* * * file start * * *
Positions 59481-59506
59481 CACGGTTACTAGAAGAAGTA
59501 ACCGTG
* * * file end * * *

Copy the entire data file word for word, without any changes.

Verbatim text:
Positions 59481-59506
59481 CACGGTTACTAGAAGAAGTA
59501 ACCGTG